Several weeks ago, I climbed Fansipan, the highest mountain in Indochina, in one day. The trek took place almost exactly six weeks into my internship and lasted 11.5 hours in total; so, I had a lot of time to think.
Armed only with worn out, minimalist running shoes, I soon realized that amid the various slippery surfaces—mud, rock, streams—each step would be crucial to my success and survival. I noted the confidence our Vietnamese guide exuded in his steps and wondered what he had learned in his 300 trips up and down the mountain. And for the first time since my senior year AP Physics class, I thought about friction.
There are two types of friction: static and kinetic. The most important difference is that static is stronger, and requires more energy to change. This is why a cup can remain standing on a slanted surface. When kinetic friction takes over, movement breeds momentum and, according to Newton’s first law, will continue until an outside force acts on it. Our guide had mastered the art of steps that created tiny bubbles of static friction within movement, tiny moments that allowed him to keep climbing confidently. I fell several times on the descent because I could not break the momentum of my kinetic friction.
Growing up, I wanted to explore and experience everything possible. I dreamed about traveling and saved my roots for the exotic places I would visit someday rather than plant them in my familiar life. I never allowed static friction to ground me anywhere, so when I decided to intern abroad, it was easy to leave everything behind.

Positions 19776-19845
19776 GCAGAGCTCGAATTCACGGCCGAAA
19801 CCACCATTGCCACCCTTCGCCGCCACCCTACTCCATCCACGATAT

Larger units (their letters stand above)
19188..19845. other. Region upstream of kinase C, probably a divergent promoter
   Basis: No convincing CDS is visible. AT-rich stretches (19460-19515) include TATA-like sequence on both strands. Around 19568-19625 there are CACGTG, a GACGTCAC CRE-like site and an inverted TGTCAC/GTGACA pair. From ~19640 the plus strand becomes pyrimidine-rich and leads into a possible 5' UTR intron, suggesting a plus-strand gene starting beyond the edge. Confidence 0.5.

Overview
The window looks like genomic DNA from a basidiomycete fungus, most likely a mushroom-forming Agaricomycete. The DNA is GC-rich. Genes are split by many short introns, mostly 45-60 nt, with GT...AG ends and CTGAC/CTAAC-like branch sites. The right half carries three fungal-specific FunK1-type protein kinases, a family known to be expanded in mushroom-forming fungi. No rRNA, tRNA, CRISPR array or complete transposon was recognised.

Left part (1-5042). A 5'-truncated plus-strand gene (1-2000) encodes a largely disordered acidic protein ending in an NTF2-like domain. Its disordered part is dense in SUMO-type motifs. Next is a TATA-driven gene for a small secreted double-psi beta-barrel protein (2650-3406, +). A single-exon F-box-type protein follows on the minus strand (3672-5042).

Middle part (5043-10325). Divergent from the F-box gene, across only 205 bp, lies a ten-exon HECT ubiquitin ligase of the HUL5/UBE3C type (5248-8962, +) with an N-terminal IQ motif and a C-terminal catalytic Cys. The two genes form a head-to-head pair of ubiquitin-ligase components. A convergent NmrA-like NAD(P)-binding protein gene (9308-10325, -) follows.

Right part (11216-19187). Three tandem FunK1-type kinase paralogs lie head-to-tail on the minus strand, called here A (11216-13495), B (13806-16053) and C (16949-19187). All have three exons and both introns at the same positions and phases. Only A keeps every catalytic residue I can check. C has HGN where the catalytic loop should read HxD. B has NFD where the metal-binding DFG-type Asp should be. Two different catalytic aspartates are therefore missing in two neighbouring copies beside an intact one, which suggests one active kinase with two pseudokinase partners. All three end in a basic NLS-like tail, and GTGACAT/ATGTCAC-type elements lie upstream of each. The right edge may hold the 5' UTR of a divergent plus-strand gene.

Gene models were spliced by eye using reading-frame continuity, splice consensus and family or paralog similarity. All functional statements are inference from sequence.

Here, especially in the countryside, I see people with roots not just planted, but interwoven with their families, their homes, their destinies. With static friction that strong, it’s nearly impossible to find a force big enough to break it.
My Vietnamese friends envy me for my freedom and independence, but I envy them for their solidity of purpose. They feel fulfilled with their families; they know that they are needed. I value my personal freedom above most everything, but on some level, I want to travel because I have never fully fit in one place; I have never been needed so much that I cannot leave. I can wander, but they belong.
I’m not sure which type of friction is better, or if there’s any reason to decide. Science does not favor one force over another, and this frames another phenomenon that the Vietnamese execute flawlessly: balance.
In the countryside, mornings begin when the rooster crows, usually around five a.m. Farmers flock to their fields and work for hours, but at lunch time, between 11 a.m. and two p.m., everything shuts down. The fields empty, the shops close, and everyone returns to their home and families for food and rest. When it rains or thunderstorms, work ceases. This daily schedule reflects a value system rooted in family ties, and it produces people with more happiness and kindness than anyone I have ever met.
When I arrived in the countryside, I quickly learned how unstable my equilibrium had become in my own culture. When I left the countryside, I questioned how I could ever value anything above health and well-being. Every Vietnamese person I met helped support me and restore me to a balance I have sought for years without success. I did not notice the subtle shift when it happened, but that’s precisely how physics works: tiny, almost invisible things give the world a peace and a purpose. Vietnam did the same for me.